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Montgomery College Excalibur

The Student News Site of Montgomery College

Montgomery College Excalibur

The Student News Site of Montgomery College

Montgomery College Excalibur

History Through the Eyes of The Excalibur Students

A Barbie Fashion comic book from the 1990s.

A newspaper written from jail by John Zenger, a journalist jailed for publishing articles deemed critical of the government in the 1730s.

An original copy of the Black Panther, a community news service running from 1967 to 1980 affiliated with the Black Panther Party

At the presentation, MC Excalibur members were able to interact and discover more about old and modern newspapers, magazines and books. At the left side a Barbie and Ken comic book from 1963 and at the right side a March Book One from 2013. (Photo credit, Diego Larin)

These are some of the historical items that Excalibur students got to experience up close at the Library of Congress last month.

During last month’s trip, members of The Excalibur got to explore various texts in the Library of Congress’ Manuscript Division and Newspaper Reading Room which are located in the Madison building.

The Manuscript Division has papers of thousands of famous people, their diaries, letters, personal photo albums, drafts of manuscripts, and other unpublished papers. Some of these people are famous for their scientific breakthroughs, some for their artwork, and others for their activism.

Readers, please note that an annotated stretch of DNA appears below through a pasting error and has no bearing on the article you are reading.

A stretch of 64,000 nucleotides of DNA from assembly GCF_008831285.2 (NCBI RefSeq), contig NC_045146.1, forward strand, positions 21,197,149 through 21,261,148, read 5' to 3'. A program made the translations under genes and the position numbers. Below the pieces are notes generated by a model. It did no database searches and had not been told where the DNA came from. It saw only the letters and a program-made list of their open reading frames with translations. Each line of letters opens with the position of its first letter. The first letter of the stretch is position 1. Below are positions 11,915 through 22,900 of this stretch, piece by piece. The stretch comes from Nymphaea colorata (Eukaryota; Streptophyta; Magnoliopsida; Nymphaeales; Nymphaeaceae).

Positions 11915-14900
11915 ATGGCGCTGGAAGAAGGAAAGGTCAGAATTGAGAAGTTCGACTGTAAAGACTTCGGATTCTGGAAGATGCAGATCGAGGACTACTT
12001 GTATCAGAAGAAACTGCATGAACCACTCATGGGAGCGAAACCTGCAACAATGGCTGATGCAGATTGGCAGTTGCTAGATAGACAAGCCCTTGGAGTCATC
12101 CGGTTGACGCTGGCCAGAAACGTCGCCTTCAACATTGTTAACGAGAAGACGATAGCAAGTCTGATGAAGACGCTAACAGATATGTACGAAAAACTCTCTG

With all these resources at their disposal, students had the opportunity to conduct research on an area or person of their choice.

MC Excalibur member Justin poses for a picture as he is holding The Black Panther newspaper. (Photo credit, Diego Larin)

 

 

Carrying out research at the library had the added benefit of actually handling some of the original documents kept by the library; with the exception of certain documents that need clearance and others with fragile paper, aged over time, which can only be handled by LOC Staff.

Leslie Quinonez

The trip was a unique experience for me because I did not actually know the Library of Congress (LOC) existed and that we, as Montgomery College students, had access to the information stored at LOC.

In the manuscript room in the Library of Congress, I researched material on Mary Craig, a female journalist. I looked and read a collage with clips of her articles, letters that she wrote, and documents that mention Craig. Something interesting I found was a letter written by Pauli Murray, a civil rights activist in 1975 who wrote about Craig’s contribution to making employment sex-based discrimination illegal in 1964.